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Condoms: more choice does not equal more use.

Offering a greater variety of condom brands through public family planning programs may not increase men's condom use, according to a study conducted in 2002-2004 in Ghana, Kenya and South Africa. (1) In the pooled sample of 620 sexually active adult men who had access to 3-4 types of free condoms-including premium and local brands, as well as the standard brand provided by the U.S. Agency for International Development--the proportion of sexual acts with all partners reported as protected had increased by three percentage points (from 85% to 88%) by the end of the six-month study period. However, in the control sample of 611 similar men who had access to only the standard brand, the percentage of acts reported as protected increased by seven points over the same period (from 84% to 91%). The authors conclude that "the provision of one type of male condom in public sector programs appears justified," and that "programs should not locus on the number of brands available, but should encourage effective promotion of available brands together with emphasizing consistent and correct use."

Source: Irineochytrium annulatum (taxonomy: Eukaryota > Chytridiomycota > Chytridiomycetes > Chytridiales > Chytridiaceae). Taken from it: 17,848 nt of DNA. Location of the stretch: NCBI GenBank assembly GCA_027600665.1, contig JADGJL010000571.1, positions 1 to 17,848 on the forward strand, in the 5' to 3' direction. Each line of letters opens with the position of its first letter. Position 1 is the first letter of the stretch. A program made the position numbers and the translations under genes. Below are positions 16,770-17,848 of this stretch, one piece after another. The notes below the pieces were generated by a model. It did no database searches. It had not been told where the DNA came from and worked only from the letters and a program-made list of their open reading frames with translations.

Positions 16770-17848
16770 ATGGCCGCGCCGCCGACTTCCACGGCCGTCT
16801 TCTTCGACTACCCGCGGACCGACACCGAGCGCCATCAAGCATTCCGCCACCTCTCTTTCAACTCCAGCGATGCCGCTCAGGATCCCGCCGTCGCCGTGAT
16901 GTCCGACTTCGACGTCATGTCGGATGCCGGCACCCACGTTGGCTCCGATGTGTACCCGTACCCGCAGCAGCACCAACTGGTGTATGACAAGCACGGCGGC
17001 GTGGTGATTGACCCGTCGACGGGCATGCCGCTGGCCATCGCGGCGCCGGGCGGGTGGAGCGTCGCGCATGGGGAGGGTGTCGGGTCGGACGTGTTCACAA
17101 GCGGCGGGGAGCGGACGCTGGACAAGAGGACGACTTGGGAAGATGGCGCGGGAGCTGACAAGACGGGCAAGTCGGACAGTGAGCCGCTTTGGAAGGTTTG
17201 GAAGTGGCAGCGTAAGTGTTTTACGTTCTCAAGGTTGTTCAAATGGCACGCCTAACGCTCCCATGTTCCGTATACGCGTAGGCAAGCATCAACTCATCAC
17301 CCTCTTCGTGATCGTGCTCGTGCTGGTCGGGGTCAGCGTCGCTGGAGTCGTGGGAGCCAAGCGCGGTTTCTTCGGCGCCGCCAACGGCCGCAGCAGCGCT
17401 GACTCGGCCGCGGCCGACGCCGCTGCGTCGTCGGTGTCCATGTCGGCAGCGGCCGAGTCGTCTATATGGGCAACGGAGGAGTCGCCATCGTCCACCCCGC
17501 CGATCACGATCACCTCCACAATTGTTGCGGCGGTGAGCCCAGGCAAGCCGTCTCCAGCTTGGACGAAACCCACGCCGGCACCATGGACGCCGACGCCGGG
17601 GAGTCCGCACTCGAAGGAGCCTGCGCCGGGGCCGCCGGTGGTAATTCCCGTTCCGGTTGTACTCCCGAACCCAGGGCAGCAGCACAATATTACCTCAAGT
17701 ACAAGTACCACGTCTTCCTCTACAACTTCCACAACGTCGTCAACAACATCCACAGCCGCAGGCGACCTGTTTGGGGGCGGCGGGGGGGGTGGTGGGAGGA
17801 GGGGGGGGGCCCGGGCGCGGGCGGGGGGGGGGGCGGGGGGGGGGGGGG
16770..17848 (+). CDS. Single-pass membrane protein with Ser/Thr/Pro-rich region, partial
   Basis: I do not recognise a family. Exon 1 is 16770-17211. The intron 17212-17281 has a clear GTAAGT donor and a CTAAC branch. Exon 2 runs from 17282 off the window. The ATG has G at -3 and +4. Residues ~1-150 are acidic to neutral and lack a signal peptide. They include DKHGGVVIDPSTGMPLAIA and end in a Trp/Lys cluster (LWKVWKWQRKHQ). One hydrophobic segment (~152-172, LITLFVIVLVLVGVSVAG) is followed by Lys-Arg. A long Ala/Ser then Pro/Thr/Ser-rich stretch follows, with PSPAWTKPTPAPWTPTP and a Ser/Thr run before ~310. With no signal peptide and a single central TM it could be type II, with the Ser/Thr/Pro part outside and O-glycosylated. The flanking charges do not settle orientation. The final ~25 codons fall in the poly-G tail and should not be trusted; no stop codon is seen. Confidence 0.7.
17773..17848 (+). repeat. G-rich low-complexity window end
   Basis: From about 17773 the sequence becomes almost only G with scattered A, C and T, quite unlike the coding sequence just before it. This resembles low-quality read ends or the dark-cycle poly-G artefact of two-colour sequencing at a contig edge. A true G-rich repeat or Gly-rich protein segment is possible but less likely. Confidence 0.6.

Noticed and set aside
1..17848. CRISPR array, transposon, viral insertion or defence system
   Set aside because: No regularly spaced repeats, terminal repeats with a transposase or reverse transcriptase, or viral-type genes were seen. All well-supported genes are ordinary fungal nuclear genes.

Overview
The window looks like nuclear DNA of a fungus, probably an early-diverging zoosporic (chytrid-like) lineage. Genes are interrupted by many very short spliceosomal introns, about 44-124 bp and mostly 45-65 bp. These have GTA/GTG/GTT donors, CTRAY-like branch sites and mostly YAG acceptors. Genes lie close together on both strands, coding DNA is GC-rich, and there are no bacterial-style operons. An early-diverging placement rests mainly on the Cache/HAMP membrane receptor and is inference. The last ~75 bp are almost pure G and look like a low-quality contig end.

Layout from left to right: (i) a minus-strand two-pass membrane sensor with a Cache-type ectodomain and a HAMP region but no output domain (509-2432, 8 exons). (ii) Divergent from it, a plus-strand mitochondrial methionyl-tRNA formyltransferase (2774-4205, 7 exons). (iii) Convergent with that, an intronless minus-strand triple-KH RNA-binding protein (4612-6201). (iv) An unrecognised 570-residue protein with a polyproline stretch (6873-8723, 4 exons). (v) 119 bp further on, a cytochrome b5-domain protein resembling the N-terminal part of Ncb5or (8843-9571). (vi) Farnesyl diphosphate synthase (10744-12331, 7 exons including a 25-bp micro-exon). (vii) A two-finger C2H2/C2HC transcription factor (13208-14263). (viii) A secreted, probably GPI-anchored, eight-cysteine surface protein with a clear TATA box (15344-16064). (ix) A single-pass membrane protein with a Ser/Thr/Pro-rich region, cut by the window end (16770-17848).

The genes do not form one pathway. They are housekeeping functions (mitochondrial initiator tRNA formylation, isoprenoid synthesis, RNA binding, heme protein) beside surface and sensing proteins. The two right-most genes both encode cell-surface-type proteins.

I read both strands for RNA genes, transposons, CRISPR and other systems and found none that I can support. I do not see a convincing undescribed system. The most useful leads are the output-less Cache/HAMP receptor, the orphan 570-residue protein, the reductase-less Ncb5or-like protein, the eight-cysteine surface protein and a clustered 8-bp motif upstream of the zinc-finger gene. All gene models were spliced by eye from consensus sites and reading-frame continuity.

(1.) Weaver MA el al., The effects of condom choice on self-reported condom use among men in Ghana. Kenya and South Africa: a randomized trial, Conniheption. 2011, 84(3):291-298.

Update is compiled and written by Jared Rosenberg, senior editor of International Perspectives on Sexual and Reproductive Health.

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Title Annotation:UPDATE
Publication:International Perspectives on Sexual and Reproductive Health
Date:Dec 1, 2011
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